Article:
One of the most common problems I see when doing Posture Assessments on PI is tight hips. Sitting for long periods of time, be it at an office desk, driving a car or just whilst watching TV can cause our hip flexors to shorten up and become tight.
It’s a part of the body we need to keep in shape, but many of us pay little attention to our hips until they start to hurt. Yet tight hip flexors will lead to problems with your riding and your posture, not to mention the fact that they can cause hip, lower back and knee pain. Hip problems also tend to develop as we age, so if we want to continue to ride and get the most out of your horse, you need to start looking after your hip flexors.
Several muscles cross the front of the hip and create hip flexion, but probably the most important of these muscles is the iliopsoas, which comprises of the iliacus and the psoas, which lie deep in the back of the abdomen. Other important hip flexor muscles include the periformis, the tensor fasciae latae (TFL), the rectus femoris (one of the four quad muscles) as well as the gluteus maximus (which is on the back of your hip or buttocks) and the gluteus medius, which is the primary muscle on the side of your hip.
While each muscle functions slightly differently, their overall combination allow them to flex the hip joint, anteriorly rotate the pelvis, and extend the lumbar spine. Due to its’ attachment on the vertebral bodies of the lumbar spine, the psoas also plays an important role in lumbar spine stabilization, an often forgotten function of this muscle.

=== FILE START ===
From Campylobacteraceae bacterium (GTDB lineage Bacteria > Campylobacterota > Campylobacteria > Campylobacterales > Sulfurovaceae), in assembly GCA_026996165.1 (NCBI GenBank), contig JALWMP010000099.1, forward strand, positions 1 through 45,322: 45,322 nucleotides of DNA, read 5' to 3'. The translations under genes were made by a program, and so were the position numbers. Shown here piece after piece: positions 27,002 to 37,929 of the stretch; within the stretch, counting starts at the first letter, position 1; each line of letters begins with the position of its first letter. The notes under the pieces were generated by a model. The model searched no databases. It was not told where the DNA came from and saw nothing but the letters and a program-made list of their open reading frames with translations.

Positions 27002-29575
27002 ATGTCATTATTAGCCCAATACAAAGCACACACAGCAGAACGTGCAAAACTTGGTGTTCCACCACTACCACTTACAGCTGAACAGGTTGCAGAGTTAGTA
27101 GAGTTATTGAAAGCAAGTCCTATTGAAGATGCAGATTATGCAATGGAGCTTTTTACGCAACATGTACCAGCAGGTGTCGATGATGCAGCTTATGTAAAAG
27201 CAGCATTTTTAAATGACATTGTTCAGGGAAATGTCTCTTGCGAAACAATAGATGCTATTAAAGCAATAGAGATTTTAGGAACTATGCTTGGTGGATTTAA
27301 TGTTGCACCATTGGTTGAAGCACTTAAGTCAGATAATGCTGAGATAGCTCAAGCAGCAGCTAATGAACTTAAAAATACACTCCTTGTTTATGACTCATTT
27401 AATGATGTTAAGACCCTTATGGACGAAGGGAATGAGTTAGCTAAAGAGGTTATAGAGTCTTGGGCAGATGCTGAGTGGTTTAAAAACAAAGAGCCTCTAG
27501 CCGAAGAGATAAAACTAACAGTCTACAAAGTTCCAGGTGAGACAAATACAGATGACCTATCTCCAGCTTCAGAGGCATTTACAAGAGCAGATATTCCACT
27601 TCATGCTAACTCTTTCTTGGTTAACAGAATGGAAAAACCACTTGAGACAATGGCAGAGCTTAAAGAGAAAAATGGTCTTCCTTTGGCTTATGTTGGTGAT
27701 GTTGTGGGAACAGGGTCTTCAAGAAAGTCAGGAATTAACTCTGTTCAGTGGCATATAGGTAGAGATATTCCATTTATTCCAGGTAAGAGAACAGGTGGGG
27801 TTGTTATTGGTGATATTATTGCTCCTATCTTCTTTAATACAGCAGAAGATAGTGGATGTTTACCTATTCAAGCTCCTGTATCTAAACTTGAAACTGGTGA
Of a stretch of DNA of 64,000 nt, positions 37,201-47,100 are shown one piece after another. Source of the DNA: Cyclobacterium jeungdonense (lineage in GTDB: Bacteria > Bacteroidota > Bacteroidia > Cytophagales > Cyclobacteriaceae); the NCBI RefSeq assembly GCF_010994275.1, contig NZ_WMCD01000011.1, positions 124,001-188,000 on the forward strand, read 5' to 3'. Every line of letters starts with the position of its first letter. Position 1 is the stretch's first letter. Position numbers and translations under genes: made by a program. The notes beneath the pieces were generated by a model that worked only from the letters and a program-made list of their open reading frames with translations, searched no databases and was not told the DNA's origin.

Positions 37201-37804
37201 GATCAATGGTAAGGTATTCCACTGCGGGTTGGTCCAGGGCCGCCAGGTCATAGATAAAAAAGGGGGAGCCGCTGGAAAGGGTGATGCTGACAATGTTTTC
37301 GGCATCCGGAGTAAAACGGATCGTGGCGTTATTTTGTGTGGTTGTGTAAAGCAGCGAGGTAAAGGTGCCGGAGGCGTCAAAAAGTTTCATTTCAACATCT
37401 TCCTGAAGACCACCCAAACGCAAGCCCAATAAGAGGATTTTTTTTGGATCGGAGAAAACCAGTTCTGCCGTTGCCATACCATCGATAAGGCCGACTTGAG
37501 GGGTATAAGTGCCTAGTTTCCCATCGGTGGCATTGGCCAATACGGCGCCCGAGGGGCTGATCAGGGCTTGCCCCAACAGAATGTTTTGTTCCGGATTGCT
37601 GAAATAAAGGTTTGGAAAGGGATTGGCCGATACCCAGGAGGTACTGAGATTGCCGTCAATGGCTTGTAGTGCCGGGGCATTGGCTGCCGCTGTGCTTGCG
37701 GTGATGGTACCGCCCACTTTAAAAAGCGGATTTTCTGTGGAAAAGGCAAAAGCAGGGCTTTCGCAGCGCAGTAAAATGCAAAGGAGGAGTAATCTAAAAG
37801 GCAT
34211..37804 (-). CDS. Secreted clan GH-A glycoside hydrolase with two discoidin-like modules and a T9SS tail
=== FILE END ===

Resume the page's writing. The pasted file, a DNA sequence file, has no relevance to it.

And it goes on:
While the hip joint’s main role is stabilization, it’s essential for riders to maintain a healthy range of motion, too. We need to strike a balance between strength and flexibility that is appropriate for our chosen sport and that allows for safe and efficient patterns of movement.
The Boat Pose is especially good at strengthening the iliopsoas because it demands that the muscle isometrically contract to hold up the weight of the legs and torso.
However as mentioned, most problems with the hip flexors don’t originate in a lack of strength but in a lack of flexibility.
Simple stretching has the potential to increase flexibility , correct the alignment of your back and maybe even relieve pain. Daily stretching will not only improve your day-to-day mobility, but also your exercise performance and ultimately help your riding.
Here are two stretches that are simple to do:
Cross one leg fully over the opposite leg, so your knee is crossed over your thigh.
Use your hand to increase the stretch by pulling the crossed knee toward your opposite shoulder, stretching the piriformis muscle.
Remember to go gently into and out of the stretch, and use a little pressure from your hand to resist against the muscles you want to stretch.
Get on your hands and knees, so that you are four square (tabletop position). Slowly widen your knees out as far as they can go and bring your feet in line with your knees, so that your lower leg forms a right angle or 90° bend at your knee. Your shins should be parallel with one another.
Flex your feet so your toes are also at right angles and your heels are pointing towards each other and ease yourself forward onto your forearms. Hold for a count of 30.
During the stretch try slowly moving your hips forward and backward to bring the stretch to different parts of your hips.
It doesn’t take much to get your hips working. If you don’t like exercises by yourself join a Rider Exercise class, start Swiss Ball or take up Pilates or Yoga. But just a little time put into you could really allow your riding career to last that little bit longer and prevent a hip replacement operation.